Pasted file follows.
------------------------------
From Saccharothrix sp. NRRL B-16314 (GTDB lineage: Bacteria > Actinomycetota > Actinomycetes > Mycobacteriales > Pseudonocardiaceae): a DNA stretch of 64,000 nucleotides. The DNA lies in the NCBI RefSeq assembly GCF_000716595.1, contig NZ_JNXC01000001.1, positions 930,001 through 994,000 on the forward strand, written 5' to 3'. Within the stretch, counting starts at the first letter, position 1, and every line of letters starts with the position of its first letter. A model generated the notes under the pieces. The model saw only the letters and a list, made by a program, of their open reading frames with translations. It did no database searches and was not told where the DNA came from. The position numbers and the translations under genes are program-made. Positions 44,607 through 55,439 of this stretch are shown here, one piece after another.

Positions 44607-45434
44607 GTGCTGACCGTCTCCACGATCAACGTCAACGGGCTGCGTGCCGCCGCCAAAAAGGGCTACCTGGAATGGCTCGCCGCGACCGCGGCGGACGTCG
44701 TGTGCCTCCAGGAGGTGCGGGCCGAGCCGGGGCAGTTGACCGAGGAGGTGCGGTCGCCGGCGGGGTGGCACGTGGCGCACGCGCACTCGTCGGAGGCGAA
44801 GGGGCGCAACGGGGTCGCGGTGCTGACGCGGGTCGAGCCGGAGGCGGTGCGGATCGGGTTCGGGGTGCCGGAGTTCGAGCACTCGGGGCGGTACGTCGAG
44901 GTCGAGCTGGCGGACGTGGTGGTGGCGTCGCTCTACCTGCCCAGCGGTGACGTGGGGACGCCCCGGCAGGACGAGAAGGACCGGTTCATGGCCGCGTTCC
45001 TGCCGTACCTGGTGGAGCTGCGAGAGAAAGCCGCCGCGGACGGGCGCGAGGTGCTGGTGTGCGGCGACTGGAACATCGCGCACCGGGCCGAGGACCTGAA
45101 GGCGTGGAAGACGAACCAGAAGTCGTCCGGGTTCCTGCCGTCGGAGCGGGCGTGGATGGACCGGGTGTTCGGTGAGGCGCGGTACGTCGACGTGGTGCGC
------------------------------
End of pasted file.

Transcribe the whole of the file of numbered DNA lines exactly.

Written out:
From Saccharothrix sp. NRRL B-16314 (GTDB lineage: Bacteria > Actinomycetota > Actinomycetes > Mycobacteriales > Pseudonocardiaceae): a DNA stretch of 64,000 nucleotides. The DNA lies in the NCBI RefSeq assembly GCF_000716595.1, contig NZ_JNXC01000001.1, positions 930,001 through 994,000 on the forward strand, written 5' to 3'. Within the stretch, counting starts at the first letter, position 1, and every line of letters starts with the position of its first letter. A model generated the notes under the pieces. The model saw only the letters and a list, made by a program, of their open reading frames with translations. It did no database searches and was not told where the DNA came from. The position numbers and the translations under genes are program-made. Positions 44,607 through 55,439 of this stretch are shown here, one piece after another.

Positions 44607-45434
44607 GTGCTGACCGTCTCCACGATCAACGTCAACGGGCTGCGTGCCGCCGCCAAAAAGGGCTACCTGGAATGGCTCGCCGCGACCGCGGCGGACGTCG
44701 TGTGCCTCCAGGAGGTGCGGGCCGAGCCGGGGCAGTTGACCGAGGAGGTGCGGTCGCCGGCGGGGTGGCACGTGGCGCACGCGCACTCGTCGGAGGCGAA
44801 GGGGCGCAACGGGGTCGCGGTGCTGACGCGGGTCGAGCCGGAGGCGGTGCGGATCGGGTTCGGGGTGCCGGAGTTCGAGCACTCGGGGCGGTACGTCGAG
44901 GTCGAGCTGGCGGACGTGGTGGTGGCGTCGCTCTACCTGCCCAGCGGTGACGTGGGGACGCCCCGGCAGGACGAGAAGGACCGGTTCATGGCCGCGTTCC
45001 TGCCGTACCTGGTGGAGCTGCGAGAGAAAGCCGCCGCGGACGGGCGCGAGGTGCTGGTGTGCGGCGACTGGAACATCGCGCACCGGGCCGAGGACCTGAA
45101 GGCGTGGAAGACGAACCAGAAGTCGTCCGGGTTCCTGCCGTCGGAGCGGGCGTGGATGGACCGGGTGTTCGGTGAGGCGCGGTACGTCGACGTGGTGCGC